I don’t think this will ever happen again, but I had a nice young man who was the last cut, simply because he lacked some of the fundamental ability that players ahead of him all had, and he was #25 when I planned to keep 24 players. It pained me to let him go. Strangely, he came to practice the next day, dressed ready to play. When practice started he went on court. I asked, “What are you doing here? I cut you yesterday.” He said, “I know”, then stood there and remained silent. I was dumbstruck. How could a young guy have the guts to come back and play after he had been cut. His attitude was very pleasant, there was nothing pushy about it, he just waited. In my mind, I went back and forth to decide what to do. I decided to keep him on the team, because I thought that was a great model of determination and hope to follow for the rest of the team. As it turned out, he climbed the ladder, because he had an ability to win that far outstripped his fundamental ability to hit a tennis ball.

Being a Pillar of Truth, Justice and Fair Play

One of the major issues that teenagers have with their entire high school experience with teachers, teams and coaches is a sense of unfairness. Enough coaches and teachers play favorites to a degree, that when another coach or teacher, is as even handed as possible with students and players, there can still be a healthy amount of skepticism. If you have coached for any length of time, you know how hard it is to balance your time, and figure out how much attention players want and need. I don’t think I have gone through an entire season without some kind of conflict or misunderstanding about how I promote players, select them, and/or spend time with them on their game.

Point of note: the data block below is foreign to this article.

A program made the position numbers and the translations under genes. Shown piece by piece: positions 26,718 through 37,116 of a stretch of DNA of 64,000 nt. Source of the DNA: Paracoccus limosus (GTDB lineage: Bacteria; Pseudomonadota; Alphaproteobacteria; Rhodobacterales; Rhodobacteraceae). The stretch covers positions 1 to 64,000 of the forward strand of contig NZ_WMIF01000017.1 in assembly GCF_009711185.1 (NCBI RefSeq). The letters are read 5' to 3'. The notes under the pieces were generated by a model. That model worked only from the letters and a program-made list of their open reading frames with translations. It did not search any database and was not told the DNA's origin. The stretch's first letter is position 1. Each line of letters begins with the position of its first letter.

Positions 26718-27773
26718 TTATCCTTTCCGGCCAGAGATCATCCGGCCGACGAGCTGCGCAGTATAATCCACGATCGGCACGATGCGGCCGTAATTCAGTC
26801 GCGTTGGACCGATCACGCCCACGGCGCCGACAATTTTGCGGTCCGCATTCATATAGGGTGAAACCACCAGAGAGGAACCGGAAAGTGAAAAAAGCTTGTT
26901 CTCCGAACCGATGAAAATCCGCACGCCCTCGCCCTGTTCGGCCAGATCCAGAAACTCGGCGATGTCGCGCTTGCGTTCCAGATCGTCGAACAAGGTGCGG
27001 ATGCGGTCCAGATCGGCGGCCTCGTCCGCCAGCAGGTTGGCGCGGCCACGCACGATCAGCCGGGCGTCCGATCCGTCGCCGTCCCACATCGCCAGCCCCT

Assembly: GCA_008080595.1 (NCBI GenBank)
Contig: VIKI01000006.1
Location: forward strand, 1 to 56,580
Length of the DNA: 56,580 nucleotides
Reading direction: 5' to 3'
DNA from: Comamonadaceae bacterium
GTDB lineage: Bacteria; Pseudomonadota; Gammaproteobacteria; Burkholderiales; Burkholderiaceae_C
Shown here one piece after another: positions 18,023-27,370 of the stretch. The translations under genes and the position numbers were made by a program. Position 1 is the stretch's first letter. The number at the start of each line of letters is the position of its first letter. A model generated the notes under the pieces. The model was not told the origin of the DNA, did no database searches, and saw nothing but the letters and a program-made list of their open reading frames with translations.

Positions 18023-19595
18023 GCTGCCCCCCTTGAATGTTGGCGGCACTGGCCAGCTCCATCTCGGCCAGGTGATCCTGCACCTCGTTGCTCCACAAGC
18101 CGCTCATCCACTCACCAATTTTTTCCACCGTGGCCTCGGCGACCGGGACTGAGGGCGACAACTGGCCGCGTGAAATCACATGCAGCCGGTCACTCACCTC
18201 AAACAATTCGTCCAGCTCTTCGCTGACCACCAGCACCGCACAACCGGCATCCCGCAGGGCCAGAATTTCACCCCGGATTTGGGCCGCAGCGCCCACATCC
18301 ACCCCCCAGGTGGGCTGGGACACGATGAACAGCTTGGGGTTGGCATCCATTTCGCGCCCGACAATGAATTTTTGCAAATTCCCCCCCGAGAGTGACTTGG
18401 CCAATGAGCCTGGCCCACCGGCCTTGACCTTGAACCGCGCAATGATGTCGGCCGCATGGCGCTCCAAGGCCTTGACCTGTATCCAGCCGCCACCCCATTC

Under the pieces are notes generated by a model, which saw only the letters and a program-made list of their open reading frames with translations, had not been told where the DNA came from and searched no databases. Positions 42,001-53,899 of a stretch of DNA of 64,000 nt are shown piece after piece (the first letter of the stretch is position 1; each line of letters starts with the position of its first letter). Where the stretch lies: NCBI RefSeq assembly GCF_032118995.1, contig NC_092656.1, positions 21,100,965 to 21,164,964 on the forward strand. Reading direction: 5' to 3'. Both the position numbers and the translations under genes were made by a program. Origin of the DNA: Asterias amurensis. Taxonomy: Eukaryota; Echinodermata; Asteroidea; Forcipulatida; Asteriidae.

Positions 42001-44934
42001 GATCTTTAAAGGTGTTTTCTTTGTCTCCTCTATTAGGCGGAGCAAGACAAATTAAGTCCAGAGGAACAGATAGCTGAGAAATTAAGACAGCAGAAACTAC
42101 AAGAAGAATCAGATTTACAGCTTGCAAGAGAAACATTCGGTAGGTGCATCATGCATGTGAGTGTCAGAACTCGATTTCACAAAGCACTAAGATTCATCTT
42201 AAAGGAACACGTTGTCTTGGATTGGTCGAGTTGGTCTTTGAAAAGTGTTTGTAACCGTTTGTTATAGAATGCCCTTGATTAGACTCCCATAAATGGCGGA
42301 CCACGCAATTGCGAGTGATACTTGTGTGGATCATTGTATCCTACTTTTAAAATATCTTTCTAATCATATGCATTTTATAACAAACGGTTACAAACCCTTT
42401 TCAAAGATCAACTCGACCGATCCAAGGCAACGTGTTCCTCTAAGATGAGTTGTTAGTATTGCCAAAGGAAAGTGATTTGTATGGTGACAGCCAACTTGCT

Plan the Work, Communicate the Plan, Work the Plan

It’s important for coaches to lay out their plans to some degree. On the first day I may say this. “Today is the first day of tryouts, so I expect all returning players to settle into the basic routine of a standard practice as you remember from last year. As tryouts wind down, then I will focus heavily on working with team captains, and our top players until I feel they have been spurred on enough. I will work my way down the lineup so be patient, do your best and take advantage of each moment when I bring the group together for team instruction. Our primary focus with one coach for two teams is to prepare the varsity for competition, and then to develop JV players to be future varsity contributors. I believe what John Wooden said, “I treat everyone the same, differently.” I will try to discover who you are, and how you like to be treated, but I will also challenge you to become better than you are right now. Any Questions?” After a long pause to be sure there are no questions, then I move along with the next item. The tone has been set for the next few weeks, and I can refer back to this talk.

We Can and Will Assist You in Planning to Set the Tone

To conclude, your situation is unique to our situations. You know what tone you can set, or maybe you are unsure about doing that. Please contact me, I will gladly guide you through the process in time for your season.

Styrling and I are also available for one on one coaching to assist you in developing practice routines to be highly effective at supporting the mission, and maintaining the tone you have set.

Bill Patton, Executive Director is the Author of The Art of Coaching High School Tennis and Visual Training for Tennis.

Styrling Strother’s  Book    7 On Court Strategies to Enter Your Play State was released July, 2017